Prior to the onset of skiing as a mass sport, most deaths in the snow occurred due to exposure to the elements, often in blizzard conditions and, as experienced by the unfortunate Agnes, not always in a mountain environment.
Similar local newspaper reports find Colin Hutchinson dead from exposure at Nimitabel near Cooma in September 1893, a watchman named Butler frozen to death in a snowstorm in Corryong in July 1901 and William McTiernan dead in a snowstorm at Michelago near Canberra in September 1934. Local newspapers have recorded many similar cases of death by snow over the past century or so.
These days, most deaths in the snow tend to be in or near our major ski resorts and collision rather than exposure has been the main factor, with around one fatality a year.
Deaths in the backcountry, however, have been relatively small in number for the obvious reason that far fewer people have ventured into this space but this is changing rapidly with the increase in the number of skiers, the improvement in ski touring equipment and the growing popularity of this pursuit.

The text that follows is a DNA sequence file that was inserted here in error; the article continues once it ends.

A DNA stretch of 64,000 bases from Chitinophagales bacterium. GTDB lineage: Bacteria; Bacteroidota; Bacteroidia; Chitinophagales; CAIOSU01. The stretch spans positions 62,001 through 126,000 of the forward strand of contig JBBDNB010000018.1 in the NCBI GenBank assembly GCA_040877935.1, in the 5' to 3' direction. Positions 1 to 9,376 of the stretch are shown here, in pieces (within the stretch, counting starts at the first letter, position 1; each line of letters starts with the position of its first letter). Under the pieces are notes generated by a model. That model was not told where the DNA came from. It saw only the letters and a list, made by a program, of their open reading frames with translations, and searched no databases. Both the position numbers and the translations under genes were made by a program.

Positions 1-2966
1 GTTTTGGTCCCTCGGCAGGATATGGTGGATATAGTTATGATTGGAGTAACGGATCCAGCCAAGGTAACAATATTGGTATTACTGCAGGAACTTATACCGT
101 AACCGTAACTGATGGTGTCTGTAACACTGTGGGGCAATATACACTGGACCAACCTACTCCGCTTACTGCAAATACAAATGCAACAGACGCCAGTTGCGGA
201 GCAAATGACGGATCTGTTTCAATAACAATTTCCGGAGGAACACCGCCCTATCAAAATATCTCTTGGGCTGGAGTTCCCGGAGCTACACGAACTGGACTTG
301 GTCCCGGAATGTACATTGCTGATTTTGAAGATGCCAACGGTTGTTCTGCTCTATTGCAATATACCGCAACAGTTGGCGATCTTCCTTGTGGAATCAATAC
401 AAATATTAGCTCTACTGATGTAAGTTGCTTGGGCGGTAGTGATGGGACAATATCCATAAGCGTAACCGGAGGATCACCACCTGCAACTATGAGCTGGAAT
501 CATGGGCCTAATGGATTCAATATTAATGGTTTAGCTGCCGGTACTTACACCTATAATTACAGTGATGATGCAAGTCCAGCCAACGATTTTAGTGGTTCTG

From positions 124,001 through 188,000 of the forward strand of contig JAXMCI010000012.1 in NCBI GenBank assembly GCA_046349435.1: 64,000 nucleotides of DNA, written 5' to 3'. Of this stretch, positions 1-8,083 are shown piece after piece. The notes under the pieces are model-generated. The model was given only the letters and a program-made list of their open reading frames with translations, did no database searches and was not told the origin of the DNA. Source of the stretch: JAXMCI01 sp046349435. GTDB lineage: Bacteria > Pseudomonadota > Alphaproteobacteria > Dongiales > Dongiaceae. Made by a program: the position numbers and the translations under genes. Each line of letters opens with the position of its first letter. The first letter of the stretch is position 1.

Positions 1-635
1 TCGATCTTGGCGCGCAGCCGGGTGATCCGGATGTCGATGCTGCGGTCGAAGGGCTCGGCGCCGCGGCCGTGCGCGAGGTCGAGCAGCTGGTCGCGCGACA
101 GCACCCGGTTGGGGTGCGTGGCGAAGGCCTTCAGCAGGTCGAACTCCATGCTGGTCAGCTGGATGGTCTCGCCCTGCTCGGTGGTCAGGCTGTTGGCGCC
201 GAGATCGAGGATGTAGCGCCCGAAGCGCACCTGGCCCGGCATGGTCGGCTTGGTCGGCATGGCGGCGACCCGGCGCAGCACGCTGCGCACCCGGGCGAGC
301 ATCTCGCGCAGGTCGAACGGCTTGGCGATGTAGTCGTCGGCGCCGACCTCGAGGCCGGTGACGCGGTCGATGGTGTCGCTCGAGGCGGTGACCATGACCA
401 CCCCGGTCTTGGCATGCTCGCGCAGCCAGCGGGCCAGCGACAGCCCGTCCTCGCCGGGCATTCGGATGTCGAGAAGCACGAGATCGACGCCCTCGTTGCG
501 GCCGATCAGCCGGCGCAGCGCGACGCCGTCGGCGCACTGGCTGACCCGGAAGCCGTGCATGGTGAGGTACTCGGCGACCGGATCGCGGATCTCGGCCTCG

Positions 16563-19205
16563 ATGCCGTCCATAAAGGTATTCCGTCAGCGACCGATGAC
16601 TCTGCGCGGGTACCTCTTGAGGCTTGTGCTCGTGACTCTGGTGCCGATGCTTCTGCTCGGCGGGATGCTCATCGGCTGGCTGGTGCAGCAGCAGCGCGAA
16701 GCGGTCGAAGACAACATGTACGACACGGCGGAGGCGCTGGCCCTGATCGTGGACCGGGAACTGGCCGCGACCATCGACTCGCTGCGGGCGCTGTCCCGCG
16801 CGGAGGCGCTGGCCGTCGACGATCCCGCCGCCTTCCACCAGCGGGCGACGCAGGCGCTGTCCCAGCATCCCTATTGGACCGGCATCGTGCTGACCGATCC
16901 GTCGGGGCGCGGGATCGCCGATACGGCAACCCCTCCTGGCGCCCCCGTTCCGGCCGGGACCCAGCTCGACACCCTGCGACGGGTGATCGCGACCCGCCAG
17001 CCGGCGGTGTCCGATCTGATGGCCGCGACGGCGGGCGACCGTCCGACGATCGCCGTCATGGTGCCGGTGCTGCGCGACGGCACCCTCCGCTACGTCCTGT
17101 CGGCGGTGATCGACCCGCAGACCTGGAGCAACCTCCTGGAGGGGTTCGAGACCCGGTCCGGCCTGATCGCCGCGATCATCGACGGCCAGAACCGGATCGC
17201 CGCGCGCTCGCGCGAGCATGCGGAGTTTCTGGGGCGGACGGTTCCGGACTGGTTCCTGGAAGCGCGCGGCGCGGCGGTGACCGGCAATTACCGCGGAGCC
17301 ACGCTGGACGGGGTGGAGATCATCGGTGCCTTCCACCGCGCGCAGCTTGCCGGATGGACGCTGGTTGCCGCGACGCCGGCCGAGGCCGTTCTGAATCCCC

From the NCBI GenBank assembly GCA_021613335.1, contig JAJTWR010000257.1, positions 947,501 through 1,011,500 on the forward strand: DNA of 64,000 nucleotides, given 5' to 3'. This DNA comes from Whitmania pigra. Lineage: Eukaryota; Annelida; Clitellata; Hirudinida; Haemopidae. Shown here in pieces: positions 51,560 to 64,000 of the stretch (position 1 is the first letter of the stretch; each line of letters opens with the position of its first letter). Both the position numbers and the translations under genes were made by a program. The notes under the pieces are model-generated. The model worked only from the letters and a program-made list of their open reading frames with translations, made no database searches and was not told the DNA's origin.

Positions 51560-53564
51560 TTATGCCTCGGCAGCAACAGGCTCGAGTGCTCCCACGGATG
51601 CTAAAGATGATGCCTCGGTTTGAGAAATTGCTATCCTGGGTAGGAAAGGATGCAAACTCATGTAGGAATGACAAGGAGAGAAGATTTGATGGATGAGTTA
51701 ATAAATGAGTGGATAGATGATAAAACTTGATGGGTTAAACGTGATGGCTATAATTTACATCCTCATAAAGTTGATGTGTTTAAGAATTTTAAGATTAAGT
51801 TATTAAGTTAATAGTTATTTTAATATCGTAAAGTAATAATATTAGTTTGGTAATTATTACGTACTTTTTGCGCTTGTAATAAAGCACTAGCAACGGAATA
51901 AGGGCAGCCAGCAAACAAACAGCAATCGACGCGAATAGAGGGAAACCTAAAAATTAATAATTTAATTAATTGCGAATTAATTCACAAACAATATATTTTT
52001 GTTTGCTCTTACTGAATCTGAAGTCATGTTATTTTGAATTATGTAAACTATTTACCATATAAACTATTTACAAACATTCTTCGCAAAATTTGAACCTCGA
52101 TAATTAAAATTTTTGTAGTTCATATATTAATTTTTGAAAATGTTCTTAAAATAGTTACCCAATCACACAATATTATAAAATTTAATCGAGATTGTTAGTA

Apart from the obvious threats of extreme weather, unfamiliar terrain and exposure to the elements, the snowpack itself can be a deadly threat to the unwary.
Avalanche! The word has a scary tone to it and with good reason. Those caught in an avalanche rarely survive to tell their tale.
While our mountain slopes tend be less steep than those in the relatively younger mountains in regions like the northern hemisphere, avalanches occur frequently, often as a result of collapsed cornices on slopes throughout our backcountry.
There are only three recorded instances of death by avalanche in Australia and in two of those a collapsed cornice was the culprit.
In each of these tragic cases the riders were expert or highly experienced. What they may have lacked was better knowledge of avalanche dangers. In the past, this knowledge was hard to come by unless you had received training outside of Australia. This situation is changing quickly on our local slopes with avalanche safety courses now on offer.
Main Range Backcountry operate Avalanche Skills Training (AST) Level 1 courses run by internationally qualified avalanche instructors in NSW and Victoria, which provide an entry-level decision-making framework that is based on the most advanced knowledge available. An AST 2 course is also available. http://www.mrbc.com.au/ast1-avalanche-safety.html